Picture of athlete cycling

Open Access research with a real impact on health...

The Strathprints institutional repository is a digital archive of University of Strathclyde's Open Access research outputs. Strathprints provides access to thousands of Open Access research papers by Strathclyde researchers, including by researchers from the Physical Activity for Health Group based within the School of Psychological Sciences & Health. Research here seeks to better understand how and why physical activity improves health, gain a better understanding of the amount, intensity, and type of physical activity needed for health benefits, and evaluate the effect of interventions to promote physical activity.

Explore open research content by Physical Activity for Health...

Extraction of ergosterol from peaty soils and determination by high performance liquid chromatography

Anderson, P and Davidson, Christine and Littlejohn, David and Ure, Allan M. and Shand, Charles A. and Cheshire, Martin V. (1994) Extraction of ergosterol from peaty soils and determination by high performance liquid chromatography. Talanta, 41 (5). pp. 711-720. ISSN 0039-9140

Full text not available in this repository. Request a copy from the Strathclyde author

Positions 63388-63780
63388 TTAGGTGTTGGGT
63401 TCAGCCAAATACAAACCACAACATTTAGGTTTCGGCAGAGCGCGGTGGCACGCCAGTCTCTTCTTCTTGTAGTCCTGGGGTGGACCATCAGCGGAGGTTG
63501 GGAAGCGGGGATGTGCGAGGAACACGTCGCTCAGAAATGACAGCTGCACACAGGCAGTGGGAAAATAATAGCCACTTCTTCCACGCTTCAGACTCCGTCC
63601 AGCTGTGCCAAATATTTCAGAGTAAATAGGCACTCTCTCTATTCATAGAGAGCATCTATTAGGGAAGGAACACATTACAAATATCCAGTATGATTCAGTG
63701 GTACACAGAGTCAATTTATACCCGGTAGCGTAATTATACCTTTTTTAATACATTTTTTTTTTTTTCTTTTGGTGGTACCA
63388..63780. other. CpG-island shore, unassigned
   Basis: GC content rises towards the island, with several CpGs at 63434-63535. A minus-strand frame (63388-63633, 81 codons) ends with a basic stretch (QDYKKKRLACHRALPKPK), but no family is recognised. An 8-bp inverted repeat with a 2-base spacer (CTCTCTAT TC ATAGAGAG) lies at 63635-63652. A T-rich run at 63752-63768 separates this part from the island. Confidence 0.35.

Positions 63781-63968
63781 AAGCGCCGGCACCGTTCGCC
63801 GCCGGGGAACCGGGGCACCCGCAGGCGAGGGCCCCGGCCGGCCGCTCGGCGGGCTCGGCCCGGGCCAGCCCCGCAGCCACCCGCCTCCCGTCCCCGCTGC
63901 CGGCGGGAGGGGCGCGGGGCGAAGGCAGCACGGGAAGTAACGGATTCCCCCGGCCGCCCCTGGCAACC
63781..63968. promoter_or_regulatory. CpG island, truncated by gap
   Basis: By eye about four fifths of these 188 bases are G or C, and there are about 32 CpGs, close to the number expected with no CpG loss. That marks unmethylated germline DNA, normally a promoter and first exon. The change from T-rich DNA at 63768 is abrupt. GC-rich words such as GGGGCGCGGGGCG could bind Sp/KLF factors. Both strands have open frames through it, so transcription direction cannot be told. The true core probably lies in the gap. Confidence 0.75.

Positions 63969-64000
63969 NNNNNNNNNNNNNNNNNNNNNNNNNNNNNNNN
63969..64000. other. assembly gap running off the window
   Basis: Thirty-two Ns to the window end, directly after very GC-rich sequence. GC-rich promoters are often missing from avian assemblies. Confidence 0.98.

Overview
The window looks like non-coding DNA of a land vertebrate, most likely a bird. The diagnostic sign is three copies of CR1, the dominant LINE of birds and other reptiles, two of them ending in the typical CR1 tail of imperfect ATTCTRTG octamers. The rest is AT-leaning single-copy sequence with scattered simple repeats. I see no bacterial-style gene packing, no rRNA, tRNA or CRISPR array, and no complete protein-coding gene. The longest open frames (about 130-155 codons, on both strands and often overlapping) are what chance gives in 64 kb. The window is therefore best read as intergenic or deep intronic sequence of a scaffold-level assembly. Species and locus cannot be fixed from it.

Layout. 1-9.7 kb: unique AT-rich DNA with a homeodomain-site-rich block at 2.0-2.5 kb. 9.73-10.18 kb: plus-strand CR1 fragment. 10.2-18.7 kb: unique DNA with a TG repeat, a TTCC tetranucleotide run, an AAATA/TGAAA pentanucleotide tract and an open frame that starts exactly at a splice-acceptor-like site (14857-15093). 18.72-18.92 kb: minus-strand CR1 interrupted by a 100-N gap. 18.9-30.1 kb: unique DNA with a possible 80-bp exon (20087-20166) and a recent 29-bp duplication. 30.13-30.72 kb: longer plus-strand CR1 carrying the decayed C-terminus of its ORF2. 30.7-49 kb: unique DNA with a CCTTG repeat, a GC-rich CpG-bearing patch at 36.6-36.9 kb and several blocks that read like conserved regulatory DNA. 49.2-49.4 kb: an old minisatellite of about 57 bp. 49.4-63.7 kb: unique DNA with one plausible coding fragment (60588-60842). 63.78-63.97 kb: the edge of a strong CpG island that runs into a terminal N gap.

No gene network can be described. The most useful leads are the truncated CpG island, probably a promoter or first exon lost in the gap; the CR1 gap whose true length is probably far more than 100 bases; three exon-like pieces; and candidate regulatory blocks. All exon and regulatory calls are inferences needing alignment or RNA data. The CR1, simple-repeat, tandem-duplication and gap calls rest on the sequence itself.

Abstract

The ergosterol content of soil can be used as an indicator of fungal activity. A method has been developed for the extraction and determination of ergosterol in organic soils, as part of a study to assess the correlation between fungal activity and the sequestration of metal pollutants. The moisture content of the soil affected the extraction process. Four consecutive extractions with methanol removed >95% of the ergosterol that can be obtained from the fresh sample (63% moisture) by exhaustive extraction. By freeze drying the soils prior to extraction (a) up to 35% more ergosterol was extracted after a single extraction, (b) >90% of the recoverable ergosterol was collected in two extractions and (c) the repeatability of the extraction was improved. Storage of soil extracts in the absence of light prevents degradation of ergosterol. A previously reported method for determination of ergosterol by HPLC has been improved by modification of the eluant composition. With 46% methanol/46% acetonitrile/8% dichloromethane, ergosterol was eluted with good resolution approximately 8 min after injection of 20 mul of the extract. The detection limit of the HPLC method was 0.5 mug/ml ergosterol, equivalent to 0.06 mug/g in 25 g fresh soil. Changes in ergosterol contents of peaty soil treated with fungicide, and in samples of the peaty podzol and a humus iron podzol in the vicinity of fungal fruiting bodies, have been determined.